This analysis was inspired by Darren Radford, coauthor of Going Beyond The Waterfall, published by J. Ross Publishing © 2014, in Table 1.1 on p6, titled: "Differences between project, program and portfolio management".
Published here December 2014

Introduction | Project Management Generally
Body of Knowledge Domains – Core Project Management Functions | Facilitating Functions
Project Implementation | Conclusions


In a corporate context, many people use the term "Project Management" in the broader sense of deploying projects in the corporate environment. That is, instead of meaning the conduct of a single project. These projects quite often span across, or are based in, multiple divisions and/or departments of the organization as a whole. So if a broader definition is accepted, then for purposes of managing a significant number of projects, we can visualize project management as a tiered management structure.

Each level up this structure represents a progressive order of magnitude in management responsibility. Such a scenario necessarily involves a considerable number of people, often with conflicting concerns, interests, priorities and demands that need managing. Hence, the need for a strong and clear management structure from the corporate executive level down to those working at the activity level.

In the last couple of decades, four project "responsibility" levels have come to be recognized, that is, from the project level up: Project; Program; Portfolio; and Executive (at the corporate level). So, for purposes of clarification, these "levels" may be defined as:

Project: A temporary endeavor undertaken to create a unique product, service or result.[1] (That is to say, for a single project);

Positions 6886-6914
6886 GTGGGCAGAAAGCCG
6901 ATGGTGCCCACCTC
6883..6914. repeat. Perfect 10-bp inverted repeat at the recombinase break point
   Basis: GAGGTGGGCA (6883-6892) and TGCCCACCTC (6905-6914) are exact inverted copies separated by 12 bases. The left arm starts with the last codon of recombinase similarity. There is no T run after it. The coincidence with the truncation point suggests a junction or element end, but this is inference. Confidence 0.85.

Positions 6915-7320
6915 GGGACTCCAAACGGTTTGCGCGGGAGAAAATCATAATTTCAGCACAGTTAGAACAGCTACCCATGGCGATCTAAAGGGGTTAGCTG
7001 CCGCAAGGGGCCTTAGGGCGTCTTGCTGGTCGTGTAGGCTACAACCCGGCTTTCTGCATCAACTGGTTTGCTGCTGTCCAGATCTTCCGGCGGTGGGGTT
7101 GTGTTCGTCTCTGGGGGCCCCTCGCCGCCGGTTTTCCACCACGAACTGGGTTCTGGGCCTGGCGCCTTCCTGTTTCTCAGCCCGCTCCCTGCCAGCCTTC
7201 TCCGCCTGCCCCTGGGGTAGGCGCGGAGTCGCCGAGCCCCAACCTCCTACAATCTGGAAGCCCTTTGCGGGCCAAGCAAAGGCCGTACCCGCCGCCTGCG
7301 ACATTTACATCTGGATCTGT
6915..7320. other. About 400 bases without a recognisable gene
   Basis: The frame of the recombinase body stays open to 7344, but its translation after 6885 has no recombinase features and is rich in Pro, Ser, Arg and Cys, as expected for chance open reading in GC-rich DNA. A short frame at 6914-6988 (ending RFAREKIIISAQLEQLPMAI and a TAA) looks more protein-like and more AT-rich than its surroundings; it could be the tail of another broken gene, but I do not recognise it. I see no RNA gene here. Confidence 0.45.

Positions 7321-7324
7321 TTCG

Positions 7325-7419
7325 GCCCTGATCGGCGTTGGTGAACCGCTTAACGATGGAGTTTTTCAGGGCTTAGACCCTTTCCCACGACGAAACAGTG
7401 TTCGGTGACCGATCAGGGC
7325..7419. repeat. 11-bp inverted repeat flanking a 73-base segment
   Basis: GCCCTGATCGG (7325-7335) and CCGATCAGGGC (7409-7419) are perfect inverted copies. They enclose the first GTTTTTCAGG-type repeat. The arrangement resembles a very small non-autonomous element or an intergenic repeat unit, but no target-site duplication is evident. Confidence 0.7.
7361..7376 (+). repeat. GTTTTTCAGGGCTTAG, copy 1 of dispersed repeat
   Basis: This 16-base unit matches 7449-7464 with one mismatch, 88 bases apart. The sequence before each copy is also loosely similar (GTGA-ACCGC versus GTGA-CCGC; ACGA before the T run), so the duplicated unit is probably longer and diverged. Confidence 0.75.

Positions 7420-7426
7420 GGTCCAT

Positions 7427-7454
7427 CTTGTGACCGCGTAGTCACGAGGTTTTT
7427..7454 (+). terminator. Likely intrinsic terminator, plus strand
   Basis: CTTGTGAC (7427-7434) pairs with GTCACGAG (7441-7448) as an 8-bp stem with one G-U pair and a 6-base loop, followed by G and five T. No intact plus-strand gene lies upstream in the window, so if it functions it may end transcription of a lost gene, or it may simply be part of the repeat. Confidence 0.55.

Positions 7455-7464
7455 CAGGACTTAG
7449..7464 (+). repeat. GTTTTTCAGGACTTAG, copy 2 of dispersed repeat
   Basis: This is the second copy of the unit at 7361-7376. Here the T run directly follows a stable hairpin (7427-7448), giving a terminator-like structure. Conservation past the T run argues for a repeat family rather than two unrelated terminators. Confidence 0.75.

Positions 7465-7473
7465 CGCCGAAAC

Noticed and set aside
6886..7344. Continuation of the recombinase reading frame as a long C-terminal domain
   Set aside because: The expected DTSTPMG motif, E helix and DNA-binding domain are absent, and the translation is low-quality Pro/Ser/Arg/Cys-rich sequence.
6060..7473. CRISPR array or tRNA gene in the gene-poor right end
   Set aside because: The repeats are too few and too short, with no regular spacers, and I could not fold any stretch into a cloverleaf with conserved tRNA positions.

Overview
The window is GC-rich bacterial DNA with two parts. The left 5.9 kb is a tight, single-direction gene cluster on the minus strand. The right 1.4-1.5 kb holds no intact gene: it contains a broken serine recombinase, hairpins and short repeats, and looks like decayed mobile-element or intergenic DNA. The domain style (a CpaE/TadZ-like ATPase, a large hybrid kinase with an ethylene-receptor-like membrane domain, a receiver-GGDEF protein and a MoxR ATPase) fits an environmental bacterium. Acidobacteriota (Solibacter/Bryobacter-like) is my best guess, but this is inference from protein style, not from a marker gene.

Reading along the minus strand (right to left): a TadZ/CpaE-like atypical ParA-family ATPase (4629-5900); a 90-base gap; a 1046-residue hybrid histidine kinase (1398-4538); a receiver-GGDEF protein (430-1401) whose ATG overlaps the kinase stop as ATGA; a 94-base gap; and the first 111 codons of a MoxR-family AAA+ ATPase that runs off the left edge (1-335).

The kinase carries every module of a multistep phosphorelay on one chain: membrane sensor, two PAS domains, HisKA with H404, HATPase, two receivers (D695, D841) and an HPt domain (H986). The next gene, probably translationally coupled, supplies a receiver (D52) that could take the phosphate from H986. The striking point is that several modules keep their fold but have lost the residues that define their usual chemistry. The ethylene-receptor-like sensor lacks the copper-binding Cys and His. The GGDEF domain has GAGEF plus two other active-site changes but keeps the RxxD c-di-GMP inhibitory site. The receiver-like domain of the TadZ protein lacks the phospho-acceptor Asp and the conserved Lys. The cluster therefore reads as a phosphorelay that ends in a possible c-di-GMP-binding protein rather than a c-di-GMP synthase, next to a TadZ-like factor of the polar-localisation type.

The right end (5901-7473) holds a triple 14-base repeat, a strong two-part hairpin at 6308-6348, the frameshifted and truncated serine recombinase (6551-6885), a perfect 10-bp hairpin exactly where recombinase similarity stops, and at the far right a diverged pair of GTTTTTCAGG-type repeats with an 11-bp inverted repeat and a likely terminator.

Program: A group of related projects, subprograms, and program activities managed in a coordinated way to obtain benefits not available from managing them individually.[2]
Portfolio: Projects, programs, sub-portfolios, and operations managed as a group to achieve strategic objectives.[3]
Executive: The senior level of management of a corporation having the power to direct, authorize, and give high level approvals.

The Tables that follow summarize the findings of our study.


  1. The organization in question is large, with a significant number of projects in play
  2. Top management is focused on remaining competitive, maintaining technological efficiency, and/or improving services to customers
  3. The number of projects at play exceeds the resources available.
  4. The organization as a whole has an assessed project management maturity level of 3/5 or higher.

"Project management" is more than "The application of knowledge, skills, tools, and techniques to project activities to meet the project requirements."[4] (Emphasis on single project added.) Instead, "Project Management is the totality of managing projects throughout the organization and at all levels."[5]

For the project management domains shown, responsibilities are tabulated briefly for each project management level. The entries demonstrate the changes in focus between the management levels.


1. A Guide to the Project Management Body of Knowledge, Fifth Edition, PMI®, PA, 2013, Glossary, p553
2. Ibid
3. Ibid, p551
4. Ibid, p554
5. R. Max Wideman, October, 2014.
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